segunda-feira, 23 de junho de 2014

Doubt on Running Casing

Recently I was put in a new job, in a new way of life ... my life was put up-side down. Now I need to relearn spanish and learn to work in the office. Quite nice in fact.

While performing a monitoring job in a deep-water well, I had one of my colleagues asking me why the casing we were running was behaving in a funny way.

The funny way she was meaning, was a reduction at the hook-load reading while running it into the bottom of the well.

Next post I will answer this.

Watching the World Cup Opening with my colleagues in Ciudad del Carmen.

Taking a walk and bad pictures in Ciudad del Carmen.

quarta-feira, 23 de abril de 2014

Jet Nozzle Flow and CFD Simulation

2 Jet Nozzle Flow

2.1 Hydraulic Impact Force

In the drilling industry we usually assume that the jet will impact the hole bottom without loss of momentum [7] and, sometimes, can be wrongly interpreted (mainly when we have a big clearance between the bit attack area and the bottom of the well) as having the same velocity profile hitting the bottom. Lets us take the most used formula to calculate the hydraulic impact force in pounds:
(1) Fj = 0.01823Cdq(ρΔpb)
Where Cdis a discharge coefficient that ranges between 0.95 and 1.03; q is the flow rate in gpm; ρ, the fluid density in pounds per gallon and Δpbis pressure drop across the bit in psi. Having this in mind and taking into consideration an usual drilling parameters regarding hydraulics we have the following:
TFA Cd q ρ Δpb Fj
0.969 in² 0.95 600 gpm 9.6 ppg 338.9 psi 592.7 lbf
625.16 mm² 0.95 2271.25 lpm 1.15 g/cm³ 2.3366 MPa 2636.46 N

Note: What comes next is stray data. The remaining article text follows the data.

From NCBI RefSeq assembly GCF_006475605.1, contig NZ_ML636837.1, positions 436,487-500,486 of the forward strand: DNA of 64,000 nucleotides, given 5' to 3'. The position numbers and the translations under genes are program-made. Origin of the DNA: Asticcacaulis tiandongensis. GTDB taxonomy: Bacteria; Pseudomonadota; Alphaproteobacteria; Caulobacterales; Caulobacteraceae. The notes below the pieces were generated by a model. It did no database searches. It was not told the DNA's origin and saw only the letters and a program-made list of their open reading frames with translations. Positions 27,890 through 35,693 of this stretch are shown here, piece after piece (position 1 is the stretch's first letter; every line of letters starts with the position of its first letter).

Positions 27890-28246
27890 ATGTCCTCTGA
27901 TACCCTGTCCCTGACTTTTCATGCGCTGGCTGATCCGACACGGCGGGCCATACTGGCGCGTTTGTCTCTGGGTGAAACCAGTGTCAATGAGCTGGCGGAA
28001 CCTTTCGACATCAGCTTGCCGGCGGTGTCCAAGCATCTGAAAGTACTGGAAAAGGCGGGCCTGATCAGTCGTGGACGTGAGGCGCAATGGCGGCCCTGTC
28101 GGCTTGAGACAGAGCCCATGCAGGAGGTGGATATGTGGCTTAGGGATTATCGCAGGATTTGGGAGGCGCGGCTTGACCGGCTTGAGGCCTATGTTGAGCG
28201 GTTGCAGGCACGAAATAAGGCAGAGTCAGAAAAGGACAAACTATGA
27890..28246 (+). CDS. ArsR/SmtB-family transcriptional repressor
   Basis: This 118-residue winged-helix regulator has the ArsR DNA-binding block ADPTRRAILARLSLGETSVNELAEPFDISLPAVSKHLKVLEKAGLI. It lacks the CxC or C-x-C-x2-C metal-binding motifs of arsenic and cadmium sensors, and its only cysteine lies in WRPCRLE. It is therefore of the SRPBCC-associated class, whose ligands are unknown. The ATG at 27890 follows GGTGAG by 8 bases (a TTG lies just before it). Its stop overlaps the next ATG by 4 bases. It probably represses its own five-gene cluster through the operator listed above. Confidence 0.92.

Proceeding with a simple math, following the assumption that the jet won’t spread out before hitting the bottom and every jet (doesn’t matter its diameter) will keep the same impinging velocity, we have a hydraulic impact pressure value of 611 psi ( 4.2127 MPa ) for each nozzle.

2.2 Spreading Out the Jet and Cavitating Clouds

It is going to be seen that the flow of submerged jets are well known [8] and posses some distinct regions (4↓):

Figure 4 The flow regions of an impinging jet (adapted from Zuckerman)[8].

From (4↑) is possible to see that when the jet exits the nozzle, the velocity gradient creates shearing at the edges which transfers momentum. Taking into account this process we can easily visualize the jet dissipates energy and the velocity profile is widened.

Sato et al [9] carried out experiments where they had a submerged jet nozzle and they used these experiments to investigate the occurrence of cavitating clouds where they saw a ring-like erosion distribution over an acrylic plate that could be related to cavitation on impinging walls. Hutli [10]concluded through experiments that the cavitation exhibits a regular frequency of oscillation. It is known that cavitation in a well can occur on very shallow depths, but when we are deep is quite difficult its appearance. The key behind bringing this subject is the already mentioned statement "cavitation exhibits a regular frequency of oscillation", so, if cavitation happens on submerged nozzles in above mentioned experiments, the occurrence of low pressure zones in deep wells are possible and they are cyclic.

3 CFD Simulation

Having this background, and in order to capture these low pressure zones, were simulated the same boundary geometry (5↓) and three different nozzle diameters having a high density of nodes at the shear layer: 10/32" (7↓), 12/32" (8↓) and 14/32" (9↓) with 60 m/s (196.85 ft/s) of jet velocity with the same drilling fluid parameters ( MW= 9.6 ppg, YP= 27 cP, PV=22cP). The difference of hidrostactic pressure between the inlet of the nozzle and the bottom of the hole is negligible when compared with the impinging pressure.